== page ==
The drug lords have succeeded for decades in corrupting local and federal police, as well as the military--the very security forces that are supposed to be waging the war against drugs. A study published in La Jornada revealed that an estimated 62 percent of municipal, ministerial and federal agents are suspected of having links to the cartels. The illicit drug trade can only continue with the cooperation of government officials at all levels.

Heroin, cocaine and marijuana move with ease toward the U.S. border through the major drug-cultivating states of Chihuahua, Durango, Guerrero, Jalisco and Sinaloa. The heavily fortified U.S.-Mexico border poses no serious obstacle to the drug traffickers. Millions in bribes buy off border police and customs inspectors on both sides. America, after all, is the largest consumer of illicit substances in the world, and the billions in profits that the cartels make ensure daily, on-time delivery.

Bribes or bullet-ridden bodies--it's not personal, it's about a highly desirable commodity getting to consumers in black markets. International banks launder drug money by the truckloads. The illegal drug trade is embedded in the legal economy and always has been.

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THE DRUG cartels have become so powerful that they control the media in certain parts of Mexico. Newspapers and other media outlets find themselves under a sustained and violent assault and have been effectively shut down in cities where drug traffickers control the government. Offices have been bombed with explosives, and television stations attacked by gunmen with automatic weapons. A grenade was tossed into the newsroom of the daily newspaper El Mañana.

Mexico is now one of the most dangerous countries in which to be a reporter. According to the Committee to Protect Journalists (CPJ), 48 journalists have been murdered or disappeared since 2006. The narcotraficantes target journalists who cover the drug war. Reporters have been kidnapped, tortured and lived to write about it, while others have left the country and now file reports from cities that border Mexico.

Journalists covering the drug war have effectively become "war correspondents," working under the constant threat of death. Reporters hire bodyguards and wear bulletproof vests.

In 2010, El Diario, one of Mexico's leading newspapers, wrote a front-page editorial that asked the question, "What do you want from us?" It was directed at drug-cartel bosses who murdered two of its employees. The answer: don't investigate our crimes, or we will kill you.

A new documentary called Reportero by Bernardo Ruiz chronicles the grim toll that the war on drugs has taken on freedom of the press. The film asks, "How do you report on the crime of the century when you become the target of the killers?" Reportero follows veteran reporter Sergio Haro and his co-workers at the weekly newspaper Zeta as they risk their lives to cover the cartels and the carnage.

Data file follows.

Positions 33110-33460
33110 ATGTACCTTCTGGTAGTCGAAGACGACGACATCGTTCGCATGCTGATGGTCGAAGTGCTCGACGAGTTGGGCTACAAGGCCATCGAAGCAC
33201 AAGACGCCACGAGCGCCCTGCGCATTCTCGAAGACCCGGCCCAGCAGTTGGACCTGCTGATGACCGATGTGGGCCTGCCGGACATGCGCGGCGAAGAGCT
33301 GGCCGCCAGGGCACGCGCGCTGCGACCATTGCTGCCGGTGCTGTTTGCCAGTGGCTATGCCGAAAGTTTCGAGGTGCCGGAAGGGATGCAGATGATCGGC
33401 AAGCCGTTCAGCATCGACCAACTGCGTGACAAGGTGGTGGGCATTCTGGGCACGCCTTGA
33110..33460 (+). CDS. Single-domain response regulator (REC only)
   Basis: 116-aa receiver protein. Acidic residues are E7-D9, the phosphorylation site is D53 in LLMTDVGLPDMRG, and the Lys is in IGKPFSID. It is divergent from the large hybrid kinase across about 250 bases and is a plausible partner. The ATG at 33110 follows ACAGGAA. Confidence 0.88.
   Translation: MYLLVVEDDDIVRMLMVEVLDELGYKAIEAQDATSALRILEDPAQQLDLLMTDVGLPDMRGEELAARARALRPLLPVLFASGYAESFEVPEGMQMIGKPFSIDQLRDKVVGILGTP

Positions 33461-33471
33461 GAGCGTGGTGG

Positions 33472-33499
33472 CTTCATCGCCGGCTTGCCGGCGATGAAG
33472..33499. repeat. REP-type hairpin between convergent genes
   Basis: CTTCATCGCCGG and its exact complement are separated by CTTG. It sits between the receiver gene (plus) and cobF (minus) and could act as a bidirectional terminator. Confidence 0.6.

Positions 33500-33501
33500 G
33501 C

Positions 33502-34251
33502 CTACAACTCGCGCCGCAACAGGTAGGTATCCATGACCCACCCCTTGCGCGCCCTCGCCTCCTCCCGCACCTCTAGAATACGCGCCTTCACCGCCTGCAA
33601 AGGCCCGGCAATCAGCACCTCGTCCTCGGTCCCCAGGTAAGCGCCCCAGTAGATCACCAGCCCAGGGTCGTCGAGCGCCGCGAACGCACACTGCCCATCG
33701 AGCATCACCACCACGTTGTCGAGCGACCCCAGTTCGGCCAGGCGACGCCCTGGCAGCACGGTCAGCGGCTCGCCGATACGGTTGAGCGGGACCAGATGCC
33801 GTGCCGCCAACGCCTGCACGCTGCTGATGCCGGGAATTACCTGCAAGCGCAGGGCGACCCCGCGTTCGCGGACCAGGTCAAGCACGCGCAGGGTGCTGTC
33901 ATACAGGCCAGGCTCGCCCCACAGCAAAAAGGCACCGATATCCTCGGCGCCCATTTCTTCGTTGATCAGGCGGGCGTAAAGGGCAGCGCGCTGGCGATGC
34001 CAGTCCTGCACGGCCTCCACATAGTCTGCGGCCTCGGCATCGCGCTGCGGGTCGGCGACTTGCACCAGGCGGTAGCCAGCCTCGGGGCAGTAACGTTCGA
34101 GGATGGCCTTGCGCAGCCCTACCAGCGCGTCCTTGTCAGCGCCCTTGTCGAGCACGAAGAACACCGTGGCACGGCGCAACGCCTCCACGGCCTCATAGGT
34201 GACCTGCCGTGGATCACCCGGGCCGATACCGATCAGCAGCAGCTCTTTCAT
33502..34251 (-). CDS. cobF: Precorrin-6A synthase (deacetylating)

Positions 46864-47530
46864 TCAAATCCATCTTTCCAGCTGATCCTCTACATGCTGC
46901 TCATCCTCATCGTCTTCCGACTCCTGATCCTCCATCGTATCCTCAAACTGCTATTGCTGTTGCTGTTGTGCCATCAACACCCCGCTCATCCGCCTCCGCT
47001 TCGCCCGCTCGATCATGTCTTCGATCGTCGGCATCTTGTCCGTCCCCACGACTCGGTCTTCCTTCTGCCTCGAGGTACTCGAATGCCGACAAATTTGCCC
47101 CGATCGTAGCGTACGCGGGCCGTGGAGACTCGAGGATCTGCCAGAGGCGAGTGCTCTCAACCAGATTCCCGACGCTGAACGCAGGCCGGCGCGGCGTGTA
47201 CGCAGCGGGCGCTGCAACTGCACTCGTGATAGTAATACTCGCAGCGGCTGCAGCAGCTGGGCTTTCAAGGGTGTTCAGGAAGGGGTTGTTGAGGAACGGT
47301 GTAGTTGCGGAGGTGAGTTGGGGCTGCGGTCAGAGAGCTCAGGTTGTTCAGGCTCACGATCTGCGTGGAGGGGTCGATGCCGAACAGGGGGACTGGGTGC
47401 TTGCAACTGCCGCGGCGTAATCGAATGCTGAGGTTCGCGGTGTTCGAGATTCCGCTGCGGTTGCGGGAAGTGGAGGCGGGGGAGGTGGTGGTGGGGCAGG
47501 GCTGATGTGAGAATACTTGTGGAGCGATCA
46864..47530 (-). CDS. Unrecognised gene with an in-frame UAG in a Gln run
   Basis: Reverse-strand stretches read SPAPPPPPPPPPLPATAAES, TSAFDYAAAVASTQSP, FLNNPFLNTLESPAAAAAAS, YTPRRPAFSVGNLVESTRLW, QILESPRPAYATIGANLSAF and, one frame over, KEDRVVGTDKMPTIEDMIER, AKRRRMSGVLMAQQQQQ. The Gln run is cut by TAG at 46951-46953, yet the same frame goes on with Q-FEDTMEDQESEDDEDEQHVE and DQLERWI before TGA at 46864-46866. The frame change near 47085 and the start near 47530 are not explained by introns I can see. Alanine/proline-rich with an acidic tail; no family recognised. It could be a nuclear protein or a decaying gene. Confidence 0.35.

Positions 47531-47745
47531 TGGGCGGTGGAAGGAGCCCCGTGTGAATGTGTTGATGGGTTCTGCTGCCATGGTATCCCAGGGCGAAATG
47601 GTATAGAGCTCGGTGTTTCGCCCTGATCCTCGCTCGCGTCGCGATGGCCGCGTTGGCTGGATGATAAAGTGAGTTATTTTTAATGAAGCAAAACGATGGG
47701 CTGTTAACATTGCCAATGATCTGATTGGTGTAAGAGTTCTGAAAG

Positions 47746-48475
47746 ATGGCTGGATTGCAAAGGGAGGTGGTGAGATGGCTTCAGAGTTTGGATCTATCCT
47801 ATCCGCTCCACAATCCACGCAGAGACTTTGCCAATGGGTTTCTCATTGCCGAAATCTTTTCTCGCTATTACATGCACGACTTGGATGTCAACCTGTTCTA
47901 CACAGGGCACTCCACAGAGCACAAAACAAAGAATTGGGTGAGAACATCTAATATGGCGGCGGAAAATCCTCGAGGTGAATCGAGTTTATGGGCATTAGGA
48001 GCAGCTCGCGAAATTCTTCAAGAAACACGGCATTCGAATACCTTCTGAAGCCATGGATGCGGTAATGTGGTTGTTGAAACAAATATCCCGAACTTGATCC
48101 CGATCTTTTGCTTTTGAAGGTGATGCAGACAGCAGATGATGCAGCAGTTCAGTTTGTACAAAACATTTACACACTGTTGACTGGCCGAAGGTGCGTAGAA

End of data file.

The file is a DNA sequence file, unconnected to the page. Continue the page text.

The Zeta staff has redefined investigative journalism in the face of violence from both the narcotraficantes and the Mexican government. The newspaper is owned by the employees, and therefore is independent from corporate, union and political interests. And to avoid censorship or physical attacks on a printing press facility, the paper is printed in the United States and then shipped back into Mexico. To safeguard journalist's lives, they introduced the collective byline "Zeta Collective."

The reporters and editors at Zeta are genuine heroes in a war that is full of political and media cowards. "If I didn't tell the story, I'd be an accomplice," said Haro.

The war on drugs in Mexico, in the words of poet Javier Sicilia, whose son was murdered, "has been paid for with the blood of the Mexican people."

But there is a way to end it: Legalize all drugs. It is the only way to stop the violence.

Legalization of drugs is being openly discussed in Central and Latin America. The leaders of Belize, Colombia, Guatemala and Uruguay are pursuing the option. The Uruguayan government has taken the lead and is drafting legislation to create a state-controlled system to regulate, supply and sell marijuana.

But which country is the biggest threat to enacting this common sense, public health approach to drugs? The United States.

At the recent Summit of the Americas in Colombia, President Barack Obama said:

I personally and my administration's position is that legalization is not the answer, that in fact if you think about how it would end up operating, the capacity of a large-scale drug trade to dominate certain countries, if they were allowed to operate legally without any constraint, could be just as corrupting, if not more corrupting than the status quo.

Tell that to 71,000 dead Mexicans.